“Why don’t you have the kids pay a dime, pay a nickel to instill in them that there is, in fact, no such thing as a free lunch?”
Taking a page from Newt Gingrich, Rep. Jack Kingston of Georgia said on Saturday that he thought it was high time underprivileged children in this country begin to learn the value of money better by being forced to pick up a broom and sweep floors in exchange for their federally-subsidized school lunches.
During the Republican primaries, Gingrich said schools should “get rid of the unionized janitors” and “pay local students” to clean up.
“But one of the things I’ve talked to the secretary of agriculture about: Why don’t you have the kids pay a dime, pay a nickel to instill in them that there is, in fact, no such thing as a free lunch?” Kingston said at a meeting of the Jackson County Republican Party in his home state, according to a Huffington Post article. “Or maybe sweep the floor of the cafeteria — and yes, I understand that that would be an administrative problem, and I understand that it would probably lose you money. But think what we would gain as a society in getting people — getting the myth out of their head that there is such a thing as a free lunch.”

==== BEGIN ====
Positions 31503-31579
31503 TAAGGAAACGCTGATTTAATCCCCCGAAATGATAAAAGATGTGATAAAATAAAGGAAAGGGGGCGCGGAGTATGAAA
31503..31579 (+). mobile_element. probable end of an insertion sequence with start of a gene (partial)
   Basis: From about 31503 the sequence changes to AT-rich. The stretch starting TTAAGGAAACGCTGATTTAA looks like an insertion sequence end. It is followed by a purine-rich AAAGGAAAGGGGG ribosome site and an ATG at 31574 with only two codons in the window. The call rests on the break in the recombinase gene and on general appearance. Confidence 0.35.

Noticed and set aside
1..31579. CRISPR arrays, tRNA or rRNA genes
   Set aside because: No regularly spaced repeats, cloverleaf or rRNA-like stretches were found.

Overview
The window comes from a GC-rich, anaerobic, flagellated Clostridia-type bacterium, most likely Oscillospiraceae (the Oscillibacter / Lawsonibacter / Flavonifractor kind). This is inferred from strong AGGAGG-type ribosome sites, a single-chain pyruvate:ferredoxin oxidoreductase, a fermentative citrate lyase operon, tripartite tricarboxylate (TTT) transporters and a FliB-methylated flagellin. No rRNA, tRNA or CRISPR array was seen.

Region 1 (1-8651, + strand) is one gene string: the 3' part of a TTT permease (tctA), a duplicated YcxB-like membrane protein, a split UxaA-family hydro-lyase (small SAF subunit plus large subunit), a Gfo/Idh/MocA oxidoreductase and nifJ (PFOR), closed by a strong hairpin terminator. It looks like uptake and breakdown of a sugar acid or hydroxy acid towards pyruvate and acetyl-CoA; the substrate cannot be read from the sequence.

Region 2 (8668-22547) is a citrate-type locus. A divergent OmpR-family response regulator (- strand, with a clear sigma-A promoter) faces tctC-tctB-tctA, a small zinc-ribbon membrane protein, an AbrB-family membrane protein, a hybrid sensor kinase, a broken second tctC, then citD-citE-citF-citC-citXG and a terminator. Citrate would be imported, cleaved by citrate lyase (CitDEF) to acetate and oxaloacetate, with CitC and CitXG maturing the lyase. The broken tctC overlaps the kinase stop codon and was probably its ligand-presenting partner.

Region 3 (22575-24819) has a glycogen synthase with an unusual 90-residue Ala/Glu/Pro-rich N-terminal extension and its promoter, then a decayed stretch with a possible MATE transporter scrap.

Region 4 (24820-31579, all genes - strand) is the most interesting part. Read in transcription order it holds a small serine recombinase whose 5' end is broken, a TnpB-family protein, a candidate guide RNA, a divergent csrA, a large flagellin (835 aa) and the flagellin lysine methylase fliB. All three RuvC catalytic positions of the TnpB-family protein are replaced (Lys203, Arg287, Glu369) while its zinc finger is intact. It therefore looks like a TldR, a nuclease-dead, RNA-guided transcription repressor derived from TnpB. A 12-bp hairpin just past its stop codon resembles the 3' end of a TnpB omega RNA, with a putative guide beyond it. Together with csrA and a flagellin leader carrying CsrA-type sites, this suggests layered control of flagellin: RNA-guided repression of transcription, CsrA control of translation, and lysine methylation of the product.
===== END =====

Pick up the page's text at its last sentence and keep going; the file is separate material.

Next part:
Making children do manual labor to earn their school lunch could be a humiliating experience and more affluent peers would inevitably – whether during normal school hours or outside of them – find out through the grapevine.
Kids can be cruel and no doubt some poorer children would be teased or ridiculed at some point. Now children have to suffer at school because social-welfare hating politicians think they can teach kids a thing or two on fiscal policy?
The congressman is running to for the Senate next year, and comments like this don’t help any politician’s campaign bid. Not surprisingly, Kingston is coming under some intense pressure this week to justify his comments in light of the negative attention they’ve drawn.
Chris Crawford, Kingston’s spokesman, addressed his boss’s comments, saying, “It is sad that trying to have a productive conversation about instilling a strong work ethic in the next generation of Americans so quickly devolves into the usual name-calling partisan hysteria.”
Partisan hysteria? He and Kingston were clearly made for each other.